According to a new report by telecommunications giant, Ericsson, there are ten new observable trends for consumers this year that have fascinating implications for how technology is impacting on our society, with interesting fault lines emerging across age, gender and urban/regional divides.
To see this fascinating infographic in full, you can click here but for ease of reference, here are the key findings:
1. Reliance on Cloud computing reshapes computer usage: more than 50% of users preferred mobile and tablet devices and increasingly demanded the same access to all of their apps and for key data to be available across all platforms.
2. Computing for a scattered mind: rather than structuring their time and lives around technology, consumers now expect their devices to work around their lifestyle, with purchase rates for smartphones and tablets outstripping that for PCs.
3. BYO Broadband: more than half of all smartphone users now bring these devices to work, using their own broadband while in the office, and integrating their work and life data and useage.
4. Mobile coverage key to quality of life: where once a key determinant of urban happiness was measured by water pressure or TV reception, these measures have been replaced by the mobile telephone coverage strength as a yardstick of metropolitan quality of life.
5. DIY self-promotion: although in years gone by most people used recruitment agencies to find new work opportunities, these days it seems LinkedIn and Tweeting your CV are the new ways to get yourself hired.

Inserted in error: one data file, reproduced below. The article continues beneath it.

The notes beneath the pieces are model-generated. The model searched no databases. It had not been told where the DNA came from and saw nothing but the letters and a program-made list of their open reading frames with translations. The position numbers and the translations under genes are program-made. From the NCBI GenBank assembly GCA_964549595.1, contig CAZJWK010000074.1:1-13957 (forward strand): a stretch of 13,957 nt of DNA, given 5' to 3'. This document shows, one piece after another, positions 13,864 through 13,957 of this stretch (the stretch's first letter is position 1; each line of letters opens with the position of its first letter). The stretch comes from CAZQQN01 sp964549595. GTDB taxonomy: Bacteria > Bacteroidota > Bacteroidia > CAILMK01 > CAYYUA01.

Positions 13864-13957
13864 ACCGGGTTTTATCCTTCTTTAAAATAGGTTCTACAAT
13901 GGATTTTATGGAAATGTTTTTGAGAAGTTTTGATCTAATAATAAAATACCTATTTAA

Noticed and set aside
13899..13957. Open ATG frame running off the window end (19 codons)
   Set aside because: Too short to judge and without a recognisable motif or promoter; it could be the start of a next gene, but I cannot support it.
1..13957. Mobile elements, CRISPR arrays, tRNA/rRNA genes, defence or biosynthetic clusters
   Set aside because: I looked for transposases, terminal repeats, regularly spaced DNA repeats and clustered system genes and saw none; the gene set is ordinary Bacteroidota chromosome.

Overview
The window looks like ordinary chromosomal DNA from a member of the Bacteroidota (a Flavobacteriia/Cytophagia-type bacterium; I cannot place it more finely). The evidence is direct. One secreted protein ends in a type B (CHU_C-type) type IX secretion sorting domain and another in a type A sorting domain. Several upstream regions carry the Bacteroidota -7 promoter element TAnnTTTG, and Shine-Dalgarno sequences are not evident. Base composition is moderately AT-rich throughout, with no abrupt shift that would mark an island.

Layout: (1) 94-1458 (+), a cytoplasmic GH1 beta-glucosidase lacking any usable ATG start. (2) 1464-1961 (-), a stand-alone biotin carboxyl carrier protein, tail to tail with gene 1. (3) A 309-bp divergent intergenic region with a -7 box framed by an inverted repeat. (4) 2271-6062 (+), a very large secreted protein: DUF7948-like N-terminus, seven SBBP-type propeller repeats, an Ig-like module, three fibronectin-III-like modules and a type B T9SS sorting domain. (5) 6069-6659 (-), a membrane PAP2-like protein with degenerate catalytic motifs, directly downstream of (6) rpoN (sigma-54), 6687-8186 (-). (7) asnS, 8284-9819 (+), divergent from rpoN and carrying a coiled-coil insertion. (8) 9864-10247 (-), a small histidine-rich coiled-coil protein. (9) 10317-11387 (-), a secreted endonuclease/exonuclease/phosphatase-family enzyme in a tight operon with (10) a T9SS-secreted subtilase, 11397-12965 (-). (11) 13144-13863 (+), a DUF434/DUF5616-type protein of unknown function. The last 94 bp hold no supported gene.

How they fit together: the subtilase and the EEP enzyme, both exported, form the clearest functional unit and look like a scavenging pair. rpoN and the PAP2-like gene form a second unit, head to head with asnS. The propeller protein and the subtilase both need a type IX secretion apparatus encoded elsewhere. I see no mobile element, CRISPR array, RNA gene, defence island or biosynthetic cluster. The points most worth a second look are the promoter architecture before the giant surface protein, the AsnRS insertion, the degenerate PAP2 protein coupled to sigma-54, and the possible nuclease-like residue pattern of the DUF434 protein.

6. Women driving on smartphone highway: women are outstripping men as the most frequent users of smartphones, with the bulk of use centred around sending/receiving SMS and sharing photos.
7. Social networks big in the cities: city dwellers are using social networks far more than the country cousins, with most using it to either update or stay up to date with friends and family, and the remainder using it to share and exchange ideas. This finding prompts the question about whether regional and remote communities still catch up the old fashioned way – i.e. face to face or on the telephone.
8. In-line shopping: no, this is not about picking out new rollerblades. Instead, a new phenomenon has emerged where consumers are using their smartphones and tablets to purchase online while they are actually in store. Apparently the buyer wants to visit the store to view the merchandise but then can’t be bothered queuing up to pay for it. Fascinating!
9. TV goes social: apparently watching TV is not stimulating enough, we feel the need to share while watching – users said they used social media while watching TV, and were more likely to pay for content that could be watched in a social context.
10. Learning in transformation: Younger people are bringing their technology to the learning space, at the same time that workplaces and education and training providers are finding new ways to enable mobile and home-based participation.
How is technology impacting upon your workspace? I would be interested to know your thoughts on this research, and discover if these findings ring true for you. Is technology exacerbating the divisions we have according to age, gender and location, or merely shining a light upon existing schisms?